Nashville, TN, isn’t called “Music City” for no reason. The Southern state capital is better known as the home of country music, and has for years been the relocation destination of choice for budding musicians, who flock to Nashville hoping to launch their music careers.

Nowadays, moving to Nashville, Tennessee, is more about its live music scene, which makes it a popular choice for students and young professionals looking to soak up the city’s rich culture. The city is also a hub for lovers of Southern food and craft beer, with endless restaurants and bars to explore.

For those considering moving to Nashville, TN, we’ve put together this complete moving guide, covering the following areas:

  • About Nashville
  • The Climate
  • The Best Nashville Neighborhoods and Suburbs
  • Employment in Nashville
  • Cost of Living in Nashville
  • Attractions In and Around Nashville
  • Food and Restaurants in Nashville
  • How to Get There – Moving to Nashville
  • Should I Move to Nashville, Tennessee? Final Thoughts

About Nashville

Founded in 1779, Nashville is the capital of the state of Tennessee. The city was named after Francis Nash, a Continental Army general during the American War of Independence. 

The population of Nashville is roughly 700,000, making it the 23rd most populous city in the country, and its metropolitan area is steadily growing in size, reaching almost 2 million this year. 

Home to several universities, 21.2% of the city’s population is under 18 years of age, and 11.5% age 65 and over, according to the U.S. Census Bureau.

Nashville is located on the picturesque Cumberland River, and its green, hilly surroundings make it especially popular. 

The Climate

If we were to make a list of what to know before moving to Nashville, perhaps top of it would be the city’s humid, subtropical climate, meaning temperatures reach an average of 89°F (31.7°C) in the summer months. 

Its mild winters, on the other hand, normally see median temperatures drop just below freezing. The best months in the city for weather are between April and October, when the pleasant climate draws in tourists from all over the world.

However, if you’re used to the dry heat of Arizona or North Carolina, have your fans at the ready for Nashville’s humidity levels, which average 70%. This also means the city is prone to thunderstorms during spring and autumn, with occasional rainstorms. 

Average rainfall in the region means it is wet for typically around 118 days a year, which amounts to an annual precipitation count of around 47 inches. Spring is normally the wettest season in Nashville. 

The Best Nashville Neighborhoods and Suburbs 

One thing to bear in mind when it comes to picking the right Nashville neighborhood for you is that the city’s public transportation network is not the most developed. If you don’t have a car, it’s helpful to consider walking distances when picking out the best areas to live in. 

If you have a bicycle, the good news is that Nashville is becoming increasingly bike-friendly, with extra miles of bike routes being added to the city’s network over the past decade, which makes it easier to get around.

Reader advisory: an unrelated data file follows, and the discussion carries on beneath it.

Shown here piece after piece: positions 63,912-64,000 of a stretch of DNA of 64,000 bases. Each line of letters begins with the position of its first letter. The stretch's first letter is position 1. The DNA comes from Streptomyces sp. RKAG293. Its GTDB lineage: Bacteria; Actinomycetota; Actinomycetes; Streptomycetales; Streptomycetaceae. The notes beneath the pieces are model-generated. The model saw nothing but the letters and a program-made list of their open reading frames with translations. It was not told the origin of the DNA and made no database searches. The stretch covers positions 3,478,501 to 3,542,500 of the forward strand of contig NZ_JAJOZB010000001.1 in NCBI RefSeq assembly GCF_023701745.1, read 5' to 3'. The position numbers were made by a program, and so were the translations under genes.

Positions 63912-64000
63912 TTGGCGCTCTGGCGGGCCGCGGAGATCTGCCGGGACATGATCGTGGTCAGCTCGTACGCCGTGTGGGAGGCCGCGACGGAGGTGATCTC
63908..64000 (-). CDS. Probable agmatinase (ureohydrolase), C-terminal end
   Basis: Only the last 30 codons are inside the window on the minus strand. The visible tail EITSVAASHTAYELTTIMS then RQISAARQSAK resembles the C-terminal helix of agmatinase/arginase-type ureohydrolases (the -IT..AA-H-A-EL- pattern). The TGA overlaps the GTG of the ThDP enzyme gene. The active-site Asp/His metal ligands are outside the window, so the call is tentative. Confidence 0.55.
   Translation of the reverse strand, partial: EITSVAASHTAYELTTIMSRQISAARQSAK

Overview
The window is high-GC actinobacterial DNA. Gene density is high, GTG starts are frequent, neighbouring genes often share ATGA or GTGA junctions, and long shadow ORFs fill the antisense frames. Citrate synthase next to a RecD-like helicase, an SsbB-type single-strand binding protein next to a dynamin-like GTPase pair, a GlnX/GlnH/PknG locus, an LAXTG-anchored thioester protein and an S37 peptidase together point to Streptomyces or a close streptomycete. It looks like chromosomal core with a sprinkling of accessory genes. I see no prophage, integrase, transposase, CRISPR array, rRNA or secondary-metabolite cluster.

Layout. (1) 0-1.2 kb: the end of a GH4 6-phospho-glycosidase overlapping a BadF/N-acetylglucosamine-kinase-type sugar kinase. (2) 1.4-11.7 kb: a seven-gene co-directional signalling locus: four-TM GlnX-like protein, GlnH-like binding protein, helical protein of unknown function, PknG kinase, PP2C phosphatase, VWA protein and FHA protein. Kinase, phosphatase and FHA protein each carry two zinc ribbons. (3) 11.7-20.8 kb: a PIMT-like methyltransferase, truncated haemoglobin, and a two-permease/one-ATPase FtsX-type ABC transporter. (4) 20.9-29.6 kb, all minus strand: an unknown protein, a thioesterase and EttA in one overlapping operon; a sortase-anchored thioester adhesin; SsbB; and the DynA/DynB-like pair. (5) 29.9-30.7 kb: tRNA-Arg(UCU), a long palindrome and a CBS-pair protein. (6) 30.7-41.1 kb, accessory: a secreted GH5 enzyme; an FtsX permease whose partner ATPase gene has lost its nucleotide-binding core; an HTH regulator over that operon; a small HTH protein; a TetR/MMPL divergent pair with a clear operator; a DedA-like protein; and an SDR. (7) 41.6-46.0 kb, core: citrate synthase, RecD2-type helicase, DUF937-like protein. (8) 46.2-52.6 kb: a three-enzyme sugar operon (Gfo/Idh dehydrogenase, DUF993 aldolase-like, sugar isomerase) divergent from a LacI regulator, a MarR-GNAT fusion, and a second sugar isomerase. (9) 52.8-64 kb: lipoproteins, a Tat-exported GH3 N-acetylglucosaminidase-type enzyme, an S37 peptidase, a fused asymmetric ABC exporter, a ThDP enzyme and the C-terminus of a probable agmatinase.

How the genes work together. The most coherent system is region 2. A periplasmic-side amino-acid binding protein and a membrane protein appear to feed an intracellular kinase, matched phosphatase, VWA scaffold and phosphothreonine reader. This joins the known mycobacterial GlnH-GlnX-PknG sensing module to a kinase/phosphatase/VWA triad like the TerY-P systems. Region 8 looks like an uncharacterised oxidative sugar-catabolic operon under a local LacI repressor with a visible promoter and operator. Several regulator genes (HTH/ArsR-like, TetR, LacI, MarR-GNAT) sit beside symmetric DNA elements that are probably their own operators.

With this in mind, we’ve put together a list of Nashville’s inner-city neighborhoods, which are all within walking distance of Downtown Nashville: 

  • Midtown – around two miles from Downtown Nashville, college students, young professionals, and socialites can be found hanging around Midtown’s music venues, bars, and restaurants. For those wanting to escape the touristy hustle and bustle of downtown at night, Midtown is a good option for a relaxed, but still fun evening.
  • Music Row – southwest of Downtown Nashville is Music Row, home to the city’s recording studios, record labels, and radio stations. While this mixture makes the neighborhood a perfect tourist attraction, great coffee shops and restaurants mean that locals also enjoy the upscale urban living it has to offer.
  • Downtown – Downtown Nashville is a unique place to live. You can expect a heavy tourist presence, museums, bars playing live music, and restaurants lining the streets. Although living in the city center comes with a hefty price tag, the area is becoming more popular among young professionals with a higher budget looking for a short walking commute to their workplace.
  • Germantown – Germantown is considered to be one of the city’s best neighborhoods when it comes to pleasant walks among historical homes and picturesque sidewalks. It’s home to some of the city’s best restaurants, a farmer’s market, and the Bicentennial Capitol Mall Skate Park. 
  • South Nashville – More of a family-oriented neighborhood, South Nashville is perfect for families with kids who don’t mind city living. Full of coffee shops and bakeries, it’s also home to young creative freelancers who work remotely.

For those wanting to spend slightly less but still enjoy the Southern country feel of Nashville, living in the suburbs could be a cheaper option. Here are some of our top suburb picks for the city: 

  • Green Hills – One of the most affluent suburban neighborhoods in Nashville, in Green Hills you can still be near the hubbub of the city without living directly in it. On weekends, explore the boutique shops and other retail options the suburb has to offer, or catch up with friends over a meal at one of Green Hill’s many restaurants. 
  • Franklin – This charming Nashville suburb is where you’ll find historic homes, antique stores, boutiques, and coffee shops. Many families call this neighborhood their home.
  • Clarksville – If it’s a community you’re after, look no further than Clarksville for regular family-friendly festivals and affordable living. Clarksville is roughly an hour away from Nashville by car.
  • Nolensville – Due to its picturesque rural setting and high-rated public schools, buyers can expect to pay slightly more for houses in Nolensville. That being said, these factors make it a great suburb to move to with your family.